[development] nice read: usability tests for Wikipedia online

Robert Douglass rob at robshouse.net
Thu Mar 9 09:14:57 UTC 2006

Bèr Kessels wrote:
> Op woensdag 8 maart 2006 20:55, schreef Darrel O'Pry:
>> You know even on my brain dead days I've gone to write a story and
>> decided against it, then started asking myself, 'How do I get out of the
>> node/add/X page?'
> Cancel would bring you to the place where you were before. Very often that is 
> a place you canot reach by another link. It is, in fact an advaced version of 
> a back button. 

Well, it would be possible to keep track of where you were, though it 
would mean passing a parameter around throughout the whole process or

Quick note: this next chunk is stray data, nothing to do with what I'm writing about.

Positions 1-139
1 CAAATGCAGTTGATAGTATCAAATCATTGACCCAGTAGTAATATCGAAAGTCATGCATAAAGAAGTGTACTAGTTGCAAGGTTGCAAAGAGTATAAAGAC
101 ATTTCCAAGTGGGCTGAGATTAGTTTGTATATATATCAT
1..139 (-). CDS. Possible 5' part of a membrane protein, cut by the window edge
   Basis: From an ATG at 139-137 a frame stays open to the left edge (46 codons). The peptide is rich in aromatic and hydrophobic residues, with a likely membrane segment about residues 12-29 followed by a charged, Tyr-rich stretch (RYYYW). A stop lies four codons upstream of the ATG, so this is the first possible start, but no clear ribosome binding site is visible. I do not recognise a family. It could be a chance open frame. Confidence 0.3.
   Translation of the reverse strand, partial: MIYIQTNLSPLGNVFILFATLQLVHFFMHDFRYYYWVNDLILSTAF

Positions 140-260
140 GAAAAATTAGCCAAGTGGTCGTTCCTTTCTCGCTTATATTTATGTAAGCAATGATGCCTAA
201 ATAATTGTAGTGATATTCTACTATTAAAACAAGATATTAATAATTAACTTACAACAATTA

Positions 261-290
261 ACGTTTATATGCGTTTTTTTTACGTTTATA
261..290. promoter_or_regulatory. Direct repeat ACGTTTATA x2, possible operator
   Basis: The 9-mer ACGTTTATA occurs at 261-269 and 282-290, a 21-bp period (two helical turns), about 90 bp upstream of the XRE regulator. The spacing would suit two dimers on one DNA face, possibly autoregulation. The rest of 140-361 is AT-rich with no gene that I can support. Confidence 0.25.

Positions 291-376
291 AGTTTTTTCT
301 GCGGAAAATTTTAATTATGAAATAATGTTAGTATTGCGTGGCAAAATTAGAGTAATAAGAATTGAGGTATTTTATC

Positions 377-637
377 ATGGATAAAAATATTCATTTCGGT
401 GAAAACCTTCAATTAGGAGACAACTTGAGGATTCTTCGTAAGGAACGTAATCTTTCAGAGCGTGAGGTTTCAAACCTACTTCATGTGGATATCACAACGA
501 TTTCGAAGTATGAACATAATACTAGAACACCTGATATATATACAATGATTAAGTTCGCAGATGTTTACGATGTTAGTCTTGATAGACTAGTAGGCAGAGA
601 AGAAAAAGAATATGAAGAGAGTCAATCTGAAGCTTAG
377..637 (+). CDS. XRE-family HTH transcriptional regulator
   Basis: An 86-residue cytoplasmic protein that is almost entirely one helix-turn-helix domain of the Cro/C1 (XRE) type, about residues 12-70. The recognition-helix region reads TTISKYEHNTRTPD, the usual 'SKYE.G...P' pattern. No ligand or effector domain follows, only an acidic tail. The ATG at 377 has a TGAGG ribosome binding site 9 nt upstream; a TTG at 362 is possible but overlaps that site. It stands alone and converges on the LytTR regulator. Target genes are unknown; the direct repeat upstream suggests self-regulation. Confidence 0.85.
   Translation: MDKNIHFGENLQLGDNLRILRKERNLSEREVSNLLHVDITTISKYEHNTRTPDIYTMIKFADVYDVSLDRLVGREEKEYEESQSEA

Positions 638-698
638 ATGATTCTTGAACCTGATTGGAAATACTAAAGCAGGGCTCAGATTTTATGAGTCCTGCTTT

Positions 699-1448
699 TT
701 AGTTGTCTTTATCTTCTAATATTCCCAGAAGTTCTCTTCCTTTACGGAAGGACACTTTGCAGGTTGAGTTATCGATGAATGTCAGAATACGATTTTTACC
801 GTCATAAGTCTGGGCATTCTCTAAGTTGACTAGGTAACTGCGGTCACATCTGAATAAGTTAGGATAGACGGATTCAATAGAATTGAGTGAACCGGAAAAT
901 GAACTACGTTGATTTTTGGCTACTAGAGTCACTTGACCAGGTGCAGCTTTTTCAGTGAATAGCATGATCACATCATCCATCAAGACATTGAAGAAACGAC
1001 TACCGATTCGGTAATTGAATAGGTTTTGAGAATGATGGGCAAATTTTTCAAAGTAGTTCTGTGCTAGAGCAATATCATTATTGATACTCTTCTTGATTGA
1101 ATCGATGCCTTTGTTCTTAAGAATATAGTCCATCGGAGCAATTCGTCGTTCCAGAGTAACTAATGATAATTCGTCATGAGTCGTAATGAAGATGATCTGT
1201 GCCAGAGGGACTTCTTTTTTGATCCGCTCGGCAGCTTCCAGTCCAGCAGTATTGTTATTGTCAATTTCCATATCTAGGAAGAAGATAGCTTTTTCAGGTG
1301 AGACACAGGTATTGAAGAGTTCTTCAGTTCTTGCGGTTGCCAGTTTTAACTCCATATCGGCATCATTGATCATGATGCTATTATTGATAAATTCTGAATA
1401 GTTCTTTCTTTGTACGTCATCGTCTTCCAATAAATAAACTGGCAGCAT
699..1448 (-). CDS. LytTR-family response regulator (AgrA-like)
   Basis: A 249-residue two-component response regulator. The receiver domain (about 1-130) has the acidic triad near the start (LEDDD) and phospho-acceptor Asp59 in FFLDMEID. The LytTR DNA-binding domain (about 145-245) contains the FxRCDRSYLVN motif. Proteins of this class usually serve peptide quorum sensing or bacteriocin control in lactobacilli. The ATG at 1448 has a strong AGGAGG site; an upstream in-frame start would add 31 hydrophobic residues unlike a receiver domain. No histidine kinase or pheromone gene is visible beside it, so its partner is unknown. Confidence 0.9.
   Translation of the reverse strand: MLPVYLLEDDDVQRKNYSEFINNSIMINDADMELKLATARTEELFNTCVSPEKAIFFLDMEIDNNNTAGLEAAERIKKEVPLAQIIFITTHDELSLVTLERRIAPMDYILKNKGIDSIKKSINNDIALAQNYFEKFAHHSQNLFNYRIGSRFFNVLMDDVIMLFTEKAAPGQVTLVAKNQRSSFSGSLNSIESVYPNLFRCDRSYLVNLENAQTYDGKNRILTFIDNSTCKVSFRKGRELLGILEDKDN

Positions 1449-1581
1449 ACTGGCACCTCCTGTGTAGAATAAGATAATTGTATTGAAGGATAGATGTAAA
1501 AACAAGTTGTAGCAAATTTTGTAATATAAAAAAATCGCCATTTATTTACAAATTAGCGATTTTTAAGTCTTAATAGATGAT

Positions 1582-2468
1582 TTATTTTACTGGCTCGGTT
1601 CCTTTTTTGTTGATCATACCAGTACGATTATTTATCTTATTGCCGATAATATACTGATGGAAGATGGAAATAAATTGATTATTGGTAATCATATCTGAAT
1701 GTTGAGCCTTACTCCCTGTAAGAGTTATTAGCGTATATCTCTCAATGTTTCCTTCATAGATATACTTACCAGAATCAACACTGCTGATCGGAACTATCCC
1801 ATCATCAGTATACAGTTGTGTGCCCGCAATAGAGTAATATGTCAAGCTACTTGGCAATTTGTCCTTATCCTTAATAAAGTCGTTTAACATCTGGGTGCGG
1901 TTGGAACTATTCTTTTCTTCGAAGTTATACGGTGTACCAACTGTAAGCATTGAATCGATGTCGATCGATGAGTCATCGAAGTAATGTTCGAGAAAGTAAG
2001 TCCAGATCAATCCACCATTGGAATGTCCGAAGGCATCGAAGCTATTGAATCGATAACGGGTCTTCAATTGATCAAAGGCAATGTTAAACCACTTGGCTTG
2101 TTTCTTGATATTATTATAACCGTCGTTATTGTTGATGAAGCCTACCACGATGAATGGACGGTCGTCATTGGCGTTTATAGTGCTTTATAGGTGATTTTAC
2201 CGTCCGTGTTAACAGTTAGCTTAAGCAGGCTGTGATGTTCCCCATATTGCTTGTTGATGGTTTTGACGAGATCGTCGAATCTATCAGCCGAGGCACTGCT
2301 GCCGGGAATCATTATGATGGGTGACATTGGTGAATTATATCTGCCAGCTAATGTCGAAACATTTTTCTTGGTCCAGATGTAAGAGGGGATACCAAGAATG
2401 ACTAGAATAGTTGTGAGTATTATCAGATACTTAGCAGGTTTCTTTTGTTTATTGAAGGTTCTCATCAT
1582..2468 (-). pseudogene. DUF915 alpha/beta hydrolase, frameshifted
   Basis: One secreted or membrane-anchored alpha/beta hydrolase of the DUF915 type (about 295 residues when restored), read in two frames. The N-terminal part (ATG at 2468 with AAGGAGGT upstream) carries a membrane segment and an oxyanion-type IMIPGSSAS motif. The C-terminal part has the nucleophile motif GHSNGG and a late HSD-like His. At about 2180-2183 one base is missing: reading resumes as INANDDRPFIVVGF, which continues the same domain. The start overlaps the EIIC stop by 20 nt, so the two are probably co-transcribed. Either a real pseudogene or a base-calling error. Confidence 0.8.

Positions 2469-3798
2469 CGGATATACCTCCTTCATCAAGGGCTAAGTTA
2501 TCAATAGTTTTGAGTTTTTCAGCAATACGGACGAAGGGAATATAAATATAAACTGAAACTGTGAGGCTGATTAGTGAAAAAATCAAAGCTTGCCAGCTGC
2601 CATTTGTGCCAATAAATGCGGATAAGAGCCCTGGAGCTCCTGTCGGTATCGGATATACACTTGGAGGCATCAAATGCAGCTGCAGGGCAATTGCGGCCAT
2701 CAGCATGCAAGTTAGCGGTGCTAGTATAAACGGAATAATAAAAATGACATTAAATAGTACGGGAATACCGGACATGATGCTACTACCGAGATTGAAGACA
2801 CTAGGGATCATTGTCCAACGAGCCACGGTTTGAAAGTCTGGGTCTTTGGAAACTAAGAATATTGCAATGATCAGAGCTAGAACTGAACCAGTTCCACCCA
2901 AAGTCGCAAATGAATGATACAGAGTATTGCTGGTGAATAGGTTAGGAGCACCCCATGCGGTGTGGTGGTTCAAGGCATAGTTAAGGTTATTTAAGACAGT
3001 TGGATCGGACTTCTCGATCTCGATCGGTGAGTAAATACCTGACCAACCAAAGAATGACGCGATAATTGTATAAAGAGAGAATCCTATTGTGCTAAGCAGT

using the $_SESSION. More reasonably, canceling would send you to your 
account page, or the front page with a message "editing canceled". I'm 
in favor of a cancel button on edit forms. It still has a psychological 
effect on me when I change my mind about editing or creating content, 
and I would like being able to click something that expresses my 
intentions clearly.

Finally, putting a cancel button on the form would give us a chance to 
react to the cancellation. This could be useful:

-- multipage forms that persist some amount of data could do cleanup.
-- the user could be asked if s/he would like to save the content as a 
draft for continuation later
-- as a very advanced feature, we could use AJAX to save any node being 
edited/created to help recover from things like the browser being 
closed, or the internet connection being lost. Cancel would then delete 
this information.

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